A new family home could be built on land previously occupied by three barns.

A planning application was submitted by an agent from Newcastle-based company Lichfields to Northumberland County Council to demolish several barns and redevelop the site with one new dwelling and associated infrastructure and landscaping.

The two-storey home, to be built at the eastern end of Beech Close Farm, Newton, Stocksfield, will have four or more bedrooms.

New infrastructure to be built includes a new access driveway, an arrival court, and a bedroom annexe which incorporates garaging and leisure facilities.

READ MORE: Approval of cottage demolition sought from council

The design and access statement said: "These proposals form part of a wider masterplan and rationalisation of the former farmstead, which includes redevelopment of the main farm house to the west and a range of barns and residences, including Beech Close ‘Old’ School House, and Longbottom Cottage.

"The proposal is also founded upon extensive review and analysis of the existing site, heritage and wider context, to ensure an appropriate and fitting response to the requirements of the owner, and the historic and architectural sensitivity of the locality.

"Furthermore, the proposals seek to decrease the density of development and hard standings across the site offering significant potential for improvement in biodiversity. Enhanced ‘greening’ of previous building areas and hardstandings, new and enhanced native hedgerow boundaries, grassland meadows, wildflower planting and new native tree planting offer significant improvements."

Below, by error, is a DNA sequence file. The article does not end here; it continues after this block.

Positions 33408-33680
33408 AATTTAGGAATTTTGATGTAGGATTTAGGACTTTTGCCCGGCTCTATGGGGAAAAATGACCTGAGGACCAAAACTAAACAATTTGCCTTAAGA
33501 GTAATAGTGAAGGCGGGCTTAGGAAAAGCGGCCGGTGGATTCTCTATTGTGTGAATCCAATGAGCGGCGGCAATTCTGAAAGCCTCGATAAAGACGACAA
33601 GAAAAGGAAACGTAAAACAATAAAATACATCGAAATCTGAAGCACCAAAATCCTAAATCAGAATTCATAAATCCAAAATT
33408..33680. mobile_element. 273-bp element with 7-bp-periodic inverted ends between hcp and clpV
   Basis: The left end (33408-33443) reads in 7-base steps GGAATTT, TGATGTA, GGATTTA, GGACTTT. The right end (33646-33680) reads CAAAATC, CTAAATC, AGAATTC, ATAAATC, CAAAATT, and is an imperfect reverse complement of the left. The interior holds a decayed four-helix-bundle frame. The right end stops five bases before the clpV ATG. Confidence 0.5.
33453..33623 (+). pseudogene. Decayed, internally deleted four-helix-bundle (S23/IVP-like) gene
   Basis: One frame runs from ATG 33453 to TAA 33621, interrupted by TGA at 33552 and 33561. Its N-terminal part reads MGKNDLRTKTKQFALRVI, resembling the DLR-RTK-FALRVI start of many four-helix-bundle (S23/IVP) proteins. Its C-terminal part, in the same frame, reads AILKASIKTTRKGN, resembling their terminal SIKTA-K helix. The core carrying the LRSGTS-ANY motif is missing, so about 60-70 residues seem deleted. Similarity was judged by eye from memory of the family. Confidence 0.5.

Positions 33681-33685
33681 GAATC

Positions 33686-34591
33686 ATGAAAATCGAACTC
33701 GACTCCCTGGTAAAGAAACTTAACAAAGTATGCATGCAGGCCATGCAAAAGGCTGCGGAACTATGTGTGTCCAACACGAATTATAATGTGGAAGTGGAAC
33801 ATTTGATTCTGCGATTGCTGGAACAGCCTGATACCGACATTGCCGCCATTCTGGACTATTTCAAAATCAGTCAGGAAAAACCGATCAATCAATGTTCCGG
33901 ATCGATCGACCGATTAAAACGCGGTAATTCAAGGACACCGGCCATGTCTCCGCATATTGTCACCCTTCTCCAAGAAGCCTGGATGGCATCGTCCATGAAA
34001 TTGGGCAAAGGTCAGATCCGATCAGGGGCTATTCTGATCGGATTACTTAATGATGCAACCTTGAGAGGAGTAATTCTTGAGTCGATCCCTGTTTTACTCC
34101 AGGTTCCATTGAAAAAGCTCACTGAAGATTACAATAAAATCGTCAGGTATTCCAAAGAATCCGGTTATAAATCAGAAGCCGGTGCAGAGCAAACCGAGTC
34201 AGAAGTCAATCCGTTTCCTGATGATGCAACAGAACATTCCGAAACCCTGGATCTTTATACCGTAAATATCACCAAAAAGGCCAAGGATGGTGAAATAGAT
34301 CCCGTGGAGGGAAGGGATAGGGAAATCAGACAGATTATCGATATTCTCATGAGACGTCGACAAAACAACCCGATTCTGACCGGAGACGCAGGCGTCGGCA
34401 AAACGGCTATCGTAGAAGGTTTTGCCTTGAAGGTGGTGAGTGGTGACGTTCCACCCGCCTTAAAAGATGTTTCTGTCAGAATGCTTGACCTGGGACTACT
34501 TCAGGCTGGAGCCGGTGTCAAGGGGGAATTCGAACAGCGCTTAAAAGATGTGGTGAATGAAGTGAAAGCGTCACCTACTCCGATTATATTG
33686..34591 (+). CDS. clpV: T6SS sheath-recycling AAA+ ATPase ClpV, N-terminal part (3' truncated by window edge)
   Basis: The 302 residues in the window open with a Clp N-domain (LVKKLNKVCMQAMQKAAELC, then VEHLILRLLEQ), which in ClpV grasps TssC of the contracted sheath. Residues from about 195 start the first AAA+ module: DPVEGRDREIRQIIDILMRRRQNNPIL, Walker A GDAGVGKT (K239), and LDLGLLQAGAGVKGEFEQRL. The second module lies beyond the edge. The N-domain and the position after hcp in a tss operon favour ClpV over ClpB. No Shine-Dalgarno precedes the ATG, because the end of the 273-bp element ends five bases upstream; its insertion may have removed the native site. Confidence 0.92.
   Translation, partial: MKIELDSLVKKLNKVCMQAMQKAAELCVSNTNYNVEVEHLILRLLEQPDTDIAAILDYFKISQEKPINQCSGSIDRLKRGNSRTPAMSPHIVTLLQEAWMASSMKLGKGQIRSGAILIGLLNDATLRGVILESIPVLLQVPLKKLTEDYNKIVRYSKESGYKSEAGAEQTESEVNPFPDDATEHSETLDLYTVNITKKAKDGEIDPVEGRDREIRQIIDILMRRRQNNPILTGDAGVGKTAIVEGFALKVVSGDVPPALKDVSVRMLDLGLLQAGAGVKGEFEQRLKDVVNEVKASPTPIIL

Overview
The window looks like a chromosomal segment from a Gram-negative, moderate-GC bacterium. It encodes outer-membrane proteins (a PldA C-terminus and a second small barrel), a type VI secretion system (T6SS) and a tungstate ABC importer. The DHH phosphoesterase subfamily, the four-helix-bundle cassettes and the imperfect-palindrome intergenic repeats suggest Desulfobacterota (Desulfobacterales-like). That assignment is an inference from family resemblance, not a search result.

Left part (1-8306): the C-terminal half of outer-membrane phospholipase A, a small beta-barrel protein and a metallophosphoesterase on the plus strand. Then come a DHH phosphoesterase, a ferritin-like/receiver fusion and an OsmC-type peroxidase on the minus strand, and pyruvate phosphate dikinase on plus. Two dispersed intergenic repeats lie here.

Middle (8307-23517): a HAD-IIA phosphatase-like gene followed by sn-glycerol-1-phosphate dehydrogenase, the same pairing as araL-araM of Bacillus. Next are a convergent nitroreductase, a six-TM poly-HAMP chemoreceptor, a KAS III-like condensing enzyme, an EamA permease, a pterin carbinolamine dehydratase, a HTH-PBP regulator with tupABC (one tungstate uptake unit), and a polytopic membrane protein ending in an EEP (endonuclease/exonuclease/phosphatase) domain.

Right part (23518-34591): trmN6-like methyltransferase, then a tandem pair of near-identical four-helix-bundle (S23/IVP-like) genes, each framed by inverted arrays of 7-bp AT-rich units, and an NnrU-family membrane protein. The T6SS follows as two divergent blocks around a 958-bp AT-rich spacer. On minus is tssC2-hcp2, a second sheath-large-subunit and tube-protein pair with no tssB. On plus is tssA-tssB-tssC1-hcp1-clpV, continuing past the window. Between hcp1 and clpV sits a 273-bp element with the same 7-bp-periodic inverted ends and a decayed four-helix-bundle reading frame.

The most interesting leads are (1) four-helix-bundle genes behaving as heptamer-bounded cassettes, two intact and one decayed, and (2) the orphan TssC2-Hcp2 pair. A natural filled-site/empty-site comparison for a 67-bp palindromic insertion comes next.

Sustainability will be incorporated into the proposals with 'high levels of thermal efficiency' in the fabric of the core building and using renewable energy sources such as heat pumps.

The statement said that the design of the house will 'be characterized by a calm sympathetic exterior and dramatic interior volumes'.

An ecological impact assessment and bat survey submitted with the application concluded: "The development will result in the loss of one large agricultural building, which has moderate conservation significance for bats as a roost site, or other wildlife. The provision of mitigation in the form of a large void and bat box and access to a further loft on the site will give a net biodiversity gain over the existing site."

Overall, the design and access statement said the development would contribute to the local setting, architecturally, ecologically and environmentally. "The council is encouraged to accept this proposal as a positive contribution for the estate and the local area," it added.

For more information, go to the council's planning portal and search reference number 24/01780/FUL.